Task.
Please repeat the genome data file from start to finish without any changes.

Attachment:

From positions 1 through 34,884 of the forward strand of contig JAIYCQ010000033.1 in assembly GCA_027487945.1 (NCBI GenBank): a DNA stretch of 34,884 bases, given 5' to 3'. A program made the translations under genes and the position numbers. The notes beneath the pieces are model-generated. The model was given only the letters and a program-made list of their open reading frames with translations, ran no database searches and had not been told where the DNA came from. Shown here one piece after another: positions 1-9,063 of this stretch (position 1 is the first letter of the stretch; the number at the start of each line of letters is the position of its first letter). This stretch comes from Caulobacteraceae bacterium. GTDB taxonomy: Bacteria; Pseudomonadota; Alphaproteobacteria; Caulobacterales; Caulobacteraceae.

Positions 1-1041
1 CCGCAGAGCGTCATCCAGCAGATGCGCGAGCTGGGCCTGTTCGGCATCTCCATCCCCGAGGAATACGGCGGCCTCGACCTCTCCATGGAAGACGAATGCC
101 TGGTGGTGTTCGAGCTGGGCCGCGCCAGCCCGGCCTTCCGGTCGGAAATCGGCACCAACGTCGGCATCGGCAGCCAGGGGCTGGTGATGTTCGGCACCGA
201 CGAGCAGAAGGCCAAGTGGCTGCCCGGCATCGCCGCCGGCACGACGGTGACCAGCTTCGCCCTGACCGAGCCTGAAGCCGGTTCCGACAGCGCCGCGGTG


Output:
From positions 1 through 34,884 of the forward strand of contig JAIYCQ010000033.1 in assembly GCA_027487945.1 (NCBI GenBank): a DNA stretch of 34,884 bases, given 5' to 3'. A program made the translations under genes and the position numbers. The notes beneath the pieces are model-generated. The model was given only the letters and a program-made list of their open reading frames with translations, ran no database searches and had not been told where the DNA came from. Shown here one piece after another: positions 1-9,063 of this stretch (position 1 is the first letter of the stretch; the number at the start of each line of letters is the position of its first letter). This stretch comes from Caulobacteraceae bacterium. GTDB taxonomy: Bacteria; Pseudomonadota; Alphaproteobacteria; Caulobacterales; Caulobacteraceae.

Positions 1-1041
1 CCGCAGAGCGTCATCCAGCAGATGCGCGAGCTGGGCCTGTTCGGCATCTCCATCCCCGAGGAATACGGCGGCCTCGACCTCTCCATGGAAGACGAATGCC
101 TGGTGGTGTTCGAGCTGGGCCGCGCCAGCCCGGCCTTCCGGTCGGAAATCGGCACCAACGTCGGCATCGGCAGCCAGGGGCTGGTGATGTTCGGCACCGA
201 CGAGCAGAAGGCCAAGTGGCTGCCCGGCATCGCCGCCGGCACGACGGTGACCAGCTTCGCCCTGACCGAGCCTGAAGCCGGTTCCGACAGCGCCGCGGTG